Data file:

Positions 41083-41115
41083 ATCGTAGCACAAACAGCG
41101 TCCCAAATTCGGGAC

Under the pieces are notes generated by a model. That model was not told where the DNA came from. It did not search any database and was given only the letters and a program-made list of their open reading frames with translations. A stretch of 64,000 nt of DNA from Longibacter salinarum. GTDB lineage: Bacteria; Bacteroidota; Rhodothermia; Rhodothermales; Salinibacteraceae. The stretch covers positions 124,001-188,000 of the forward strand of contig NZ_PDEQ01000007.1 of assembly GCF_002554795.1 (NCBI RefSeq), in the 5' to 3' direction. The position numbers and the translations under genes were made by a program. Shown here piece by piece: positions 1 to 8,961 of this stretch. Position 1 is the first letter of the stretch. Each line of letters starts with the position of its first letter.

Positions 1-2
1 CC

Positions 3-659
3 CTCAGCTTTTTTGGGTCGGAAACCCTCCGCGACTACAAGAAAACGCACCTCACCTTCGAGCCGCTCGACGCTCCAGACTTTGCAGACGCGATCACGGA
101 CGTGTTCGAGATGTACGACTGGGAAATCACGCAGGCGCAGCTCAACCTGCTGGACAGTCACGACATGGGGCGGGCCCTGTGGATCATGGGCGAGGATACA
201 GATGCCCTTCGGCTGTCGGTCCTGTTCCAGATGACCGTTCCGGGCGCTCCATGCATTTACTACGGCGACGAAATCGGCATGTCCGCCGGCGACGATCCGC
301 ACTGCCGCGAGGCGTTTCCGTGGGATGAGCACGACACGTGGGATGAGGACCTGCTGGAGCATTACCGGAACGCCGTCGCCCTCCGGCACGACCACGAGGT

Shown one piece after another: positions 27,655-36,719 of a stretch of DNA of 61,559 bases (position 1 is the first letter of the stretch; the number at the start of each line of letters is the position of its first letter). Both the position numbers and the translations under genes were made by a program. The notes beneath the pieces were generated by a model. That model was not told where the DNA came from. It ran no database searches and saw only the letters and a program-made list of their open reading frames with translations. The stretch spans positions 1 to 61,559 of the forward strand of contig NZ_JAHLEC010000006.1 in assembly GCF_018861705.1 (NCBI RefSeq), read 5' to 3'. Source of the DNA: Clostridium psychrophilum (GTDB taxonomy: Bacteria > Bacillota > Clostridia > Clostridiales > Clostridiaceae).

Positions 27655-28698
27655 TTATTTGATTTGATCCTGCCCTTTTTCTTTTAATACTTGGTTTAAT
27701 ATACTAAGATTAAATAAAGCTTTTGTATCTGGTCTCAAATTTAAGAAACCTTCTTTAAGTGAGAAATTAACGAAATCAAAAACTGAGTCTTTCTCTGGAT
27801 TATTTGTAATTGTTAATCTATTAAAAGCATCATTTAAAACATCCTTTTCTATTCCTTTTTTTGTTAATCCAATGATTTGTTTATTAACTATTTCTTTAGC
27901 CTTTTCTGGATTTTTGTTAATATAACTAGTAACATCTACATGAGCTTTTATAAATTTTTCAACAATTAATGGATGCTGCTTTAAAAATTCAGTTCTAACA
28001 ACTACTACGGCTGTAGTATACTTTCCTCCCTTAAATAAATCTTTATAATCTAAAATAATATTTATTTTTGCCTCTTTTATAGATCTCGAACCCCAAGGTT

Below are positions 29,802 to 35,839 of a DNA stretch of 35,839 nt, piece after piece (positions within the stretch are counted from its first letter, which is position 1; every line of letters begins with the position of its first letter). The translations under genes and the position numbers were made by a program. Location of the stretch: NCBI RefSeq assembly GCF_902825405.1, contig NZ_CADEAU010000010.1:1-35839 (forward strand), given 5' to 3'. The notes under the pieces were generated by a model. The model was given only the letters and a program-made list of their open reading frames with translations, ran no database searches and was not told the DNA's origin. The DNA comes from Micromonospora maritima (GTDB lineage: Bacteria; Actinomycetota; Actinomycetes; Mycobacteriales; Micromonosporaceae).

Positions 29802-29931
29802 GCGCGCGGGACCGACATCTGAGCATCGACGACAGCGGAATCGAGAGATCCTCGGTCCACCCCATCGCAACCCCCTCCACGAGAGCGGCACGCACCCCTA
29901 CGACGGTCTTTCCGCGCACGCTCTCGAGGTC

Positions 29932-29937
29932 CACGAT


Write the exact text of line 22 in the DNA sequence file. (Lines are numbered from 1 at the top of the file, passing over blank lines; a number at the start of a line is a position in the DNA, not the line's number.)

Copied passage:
29901 CGACGGTCTTTCCGCGCACGCTCTCGAGGTC